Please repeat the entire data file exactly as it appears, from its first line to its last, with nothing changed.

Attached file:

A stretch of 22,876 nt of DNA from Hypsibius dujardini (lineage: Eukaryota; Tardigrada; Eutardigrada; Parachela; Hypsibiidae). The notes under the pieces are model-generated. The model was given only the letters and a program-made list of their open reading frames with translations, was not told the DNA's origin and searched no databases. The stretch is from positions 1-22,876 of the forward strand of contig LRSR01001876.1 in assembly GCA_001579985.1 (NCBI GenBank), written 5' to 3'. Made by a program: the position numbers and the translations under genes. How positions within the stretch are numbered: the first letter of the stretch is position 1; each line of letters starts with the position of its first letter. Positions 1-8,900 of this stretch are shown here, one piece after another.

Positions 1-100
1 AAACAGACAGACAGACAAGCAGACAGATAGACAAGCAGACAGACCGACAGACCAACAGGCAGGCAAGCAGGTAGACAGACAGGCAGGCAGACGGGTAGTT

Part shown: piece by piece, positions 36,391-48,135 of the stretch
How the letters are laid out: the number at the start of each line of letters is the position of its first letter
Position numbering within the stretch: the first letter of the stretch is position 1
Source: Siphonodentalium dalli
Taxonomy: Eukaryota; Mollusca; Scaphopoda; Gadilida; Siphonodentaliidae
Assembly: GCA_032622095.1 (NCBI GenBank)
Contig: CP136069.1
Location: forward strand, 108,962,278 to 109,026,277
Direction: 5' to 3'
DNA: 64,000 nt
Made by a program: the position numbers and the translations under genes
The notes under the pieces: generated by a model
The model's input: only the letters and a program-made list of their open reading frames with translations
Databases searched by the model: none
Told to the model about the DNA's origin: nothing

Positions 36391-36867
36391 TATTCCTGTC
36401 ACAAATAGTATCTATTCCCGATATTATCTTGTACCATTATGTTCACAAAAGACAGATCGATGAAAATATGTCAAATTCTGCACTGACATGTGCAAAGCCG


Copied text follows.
A stretch of 22,876 nt of DNA from Hypsibius dujardini (lineage: Eukaryota; Tardigrada; Eutardigrada; Parachela; Hypsibiidae). The notes under the pieces are model-generated. The model was given only the letters and a program-made list of their open reading frames with translations, was not told the DNA's origin and searched no databases. The stretch is from positions 1-22,876 of the forward strand of contig LRSR01001876.1 in assembly GCA_001579985.1 (NCBI GenBank), written 5' to 3'. Made by a program: the position numbers and the translations under genes. How positions within the stretch are numbered: the first letter of the stretch is position 1; each line of letters starts with the position of its first letter. Positions 1-8,900 of this stretch are shown here, one piece after another.

Positions 1-100
1 AAACAGACAGACAGACAAGCAGACAGATAGACAAGCAGACAGACCGACAGACCAACAGGCAGGCAAGCAGGTAGACAGACAGGCAGGCAGACGGGTAGTT

Part shown: piece by piece, positions 36,391-48,135 of the stretch
How the letters are laid out: the number at the start of each line of letters is the position of its first letter
Position numbering within the stretch: the first letter of the stretch is position 1
Source: Siphonodentalium dalli
Taxonomy: Eukaryota; Mollusca; Scaphopoda; Gadilida; Siphonodentaliidae
Assembly: GCA_032622095.1 (NCBI GenBank)
Contig: CP136069.1
Location: forward strand, 108,962,278 to 109,026,277
Direction: 5' to 3'
DNA: 64,000 nt
Made by a program: the position numbers and the translations under genes
The notes under the pieces: generated by a model
The model's input: only the letters and a program-made list of their open reading frames with translations
Databases searched by the model: none
Told to the model about the DNA's origin: nothing

Positions 36391-36867
36391 TATTCCTGTC
36401 ACAAATAGTATCTATTCCCGATATTATCTTGTACCATTATGTTCACAAAAGACAGATCGATGAAAATATGTCAAATTCTGCACTGACATGTGCAAAGCCG